The World Programme proposes action to:

Establish public libraries, cultural centres and other facilities in rural and urban areas and provide opportunities for young people to be active in drama, fine arts, music and other forms of cultural expression.

Encourage the participation of young people in tourism, international cultural events, sports and other activities.

Provide educational institutions with resources to develop the infrastructure required for the establishment of leisure-time activities.

Priority 9: Girls and young women

One of the most important tasks of youth policy is to improve the situation of girls and young women. In many parts of the world, girls are often treated as inferior and are socialized to put themselves last, thus undermining their self-esteem. Discrimination and neglect in childhood can initiate a lifelong downward spiral of deprivation and exclusion from the social mainstream. Inadequate nutrition, anaemia and early pregnancies threaten the health and life of young girls and adolescents. Negative cultural attitudes and practices as well as gender-biased educational processes including curricula, educational materials, teachers' attitudes and classroom interaction, reinforce existing gender inequalities.

The World Programme proposes action to:

Develop educational materials and practices that are gender balanced and promote an educational setting that eliminates all barriers that impede the schooling of girls and young women.

Remove discriminatory laws and practices against girls and young women in food allocation and nutrition, and take measures to ensure their access to health services.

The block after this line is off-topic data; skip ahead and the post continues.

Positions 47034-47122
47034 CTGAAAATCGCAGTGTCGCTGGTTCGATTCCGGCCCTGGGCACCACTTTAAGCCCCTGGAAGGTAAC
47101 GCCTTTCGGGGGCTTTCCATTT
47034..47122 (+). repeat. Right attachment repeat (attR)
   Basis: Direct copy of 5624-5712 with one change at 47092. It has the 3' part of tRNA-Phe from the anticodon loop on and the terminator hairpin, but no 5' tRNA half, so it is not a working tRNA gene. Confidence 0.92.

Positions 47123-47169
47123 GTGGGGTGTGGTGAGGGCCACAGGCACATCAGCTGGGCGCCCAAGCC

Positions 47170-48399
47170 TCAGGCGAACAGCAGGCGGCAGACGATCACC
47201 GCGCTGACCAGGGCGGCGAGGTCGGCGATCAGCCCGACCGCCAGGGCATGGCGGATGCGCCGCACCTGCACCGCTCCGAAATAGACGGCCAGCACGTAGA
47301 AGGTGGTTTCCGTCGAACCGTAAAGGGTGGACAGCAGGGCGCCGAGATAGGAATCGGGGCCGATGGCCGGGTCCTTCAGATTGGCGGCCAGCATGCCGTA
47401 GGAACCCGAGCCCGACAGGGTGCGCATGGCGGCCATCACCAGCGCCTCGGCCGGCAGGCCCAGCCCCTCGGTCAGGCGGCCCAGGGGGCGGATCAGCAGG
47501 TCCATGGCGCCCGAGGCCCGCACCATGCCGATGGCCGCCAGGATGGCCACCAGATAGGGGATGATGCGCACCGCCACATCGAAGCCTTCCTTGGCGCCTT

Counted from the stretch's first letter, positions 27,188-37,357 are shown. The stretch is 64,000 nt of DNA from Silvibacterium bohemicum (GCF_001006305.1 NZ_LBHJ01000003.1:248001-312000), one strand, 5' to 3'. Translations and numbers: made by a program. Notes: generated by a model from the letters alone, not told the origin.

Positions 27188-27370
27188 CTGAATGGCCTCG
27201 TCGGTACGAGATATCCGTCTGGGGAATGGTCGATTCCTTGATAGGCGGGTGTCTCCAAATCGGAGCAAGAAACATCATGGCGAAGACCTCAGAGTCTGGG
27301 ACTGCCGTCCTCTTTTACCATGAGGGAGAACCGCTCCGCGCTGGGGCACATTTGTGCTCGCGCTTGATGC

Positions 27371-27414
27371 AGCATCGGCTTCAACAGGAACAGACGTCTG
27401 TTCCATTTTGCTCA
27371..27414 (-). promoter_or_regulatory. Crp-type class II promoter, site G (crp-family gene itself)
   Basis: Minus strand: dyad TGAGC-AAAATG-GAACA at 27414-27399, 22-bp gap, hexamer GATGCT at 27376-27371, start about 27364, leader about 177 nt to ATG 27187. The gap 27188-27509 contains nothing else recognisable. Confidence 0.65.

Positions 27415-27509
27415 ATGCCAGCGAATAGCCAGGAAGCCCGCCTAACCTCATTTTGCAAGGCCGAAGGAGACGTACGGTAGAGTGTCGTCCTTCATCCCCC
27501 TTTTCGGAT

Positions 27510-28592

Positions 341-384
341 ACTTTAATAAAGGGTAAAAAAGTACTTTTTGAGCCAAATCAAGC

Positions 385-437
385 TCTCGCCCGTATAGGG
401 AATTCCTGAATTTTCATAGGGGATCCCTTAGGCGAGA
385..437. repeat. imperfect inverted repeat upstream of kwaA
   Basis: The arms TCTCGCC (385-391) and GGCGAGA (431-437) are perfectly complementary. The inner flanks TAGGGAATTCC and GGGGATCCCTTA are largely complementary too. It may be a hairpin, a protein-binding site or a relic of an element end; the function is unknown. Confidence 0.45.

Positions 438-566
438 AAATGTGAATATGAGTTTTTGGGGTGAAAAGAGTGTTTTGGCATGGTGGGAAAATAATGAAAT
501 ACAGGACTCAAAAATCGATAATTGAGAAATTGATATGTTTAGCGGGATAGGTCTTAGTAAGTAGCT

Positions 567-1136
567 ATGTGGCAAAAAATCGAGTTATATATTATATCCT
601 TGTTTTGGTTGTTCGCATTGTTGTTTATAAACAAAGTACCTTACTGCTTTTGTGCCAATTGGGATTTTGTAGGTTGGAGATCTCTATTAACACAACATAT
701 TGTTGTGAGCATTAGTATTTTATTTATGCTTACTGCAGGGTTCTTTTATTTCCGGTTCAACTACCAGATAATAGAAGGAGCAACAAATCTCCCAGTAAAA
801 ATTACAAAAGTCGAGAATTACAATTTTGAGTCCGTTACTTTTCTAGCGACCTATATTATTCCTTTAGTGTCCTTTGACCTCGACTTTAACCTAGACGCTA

Enact and enforce national legislation protecting girls and young women from all forms of violence, including female infanticide and prenatal sex selection, genital mutilation, incest, sexual abuse, sexual exploitation and child prostitution and pornography.

Promote equal access for young women to all employment opportunities and encourage their participation in traditionally male-dominated professions.

Priority 10: The full and effective participation of youth in the life of society and in decision-making

The capacity of each society to progress is based, among other elements, on its capacity to incorporate the contribution and responsibility of youth in the building and designing of its future. In addition to their intellectual contribution and ability to mobilize support, young people bring unique perspectives that need to be taken into account. Youth organizations can be important forums for helping young people to develop the skills necessary for effective youth participation in society.

The World Programme proposes action to:

Develop and strengthen opportunities for youth to learn their rights and responsibilities.

Promote the social, political, developmental and environmental participation of young people, and remove obstacles that affect their full contribution to society.

Encourage youth associations and their activities through financial, educational and technical support.

Foster national, regional and international cooperation and exchange between youth organizations.

Strengthen the involvement of young people in international forums, for example by considering the inclusion of youth representatives in their national delegations to the United Nations General Assembly.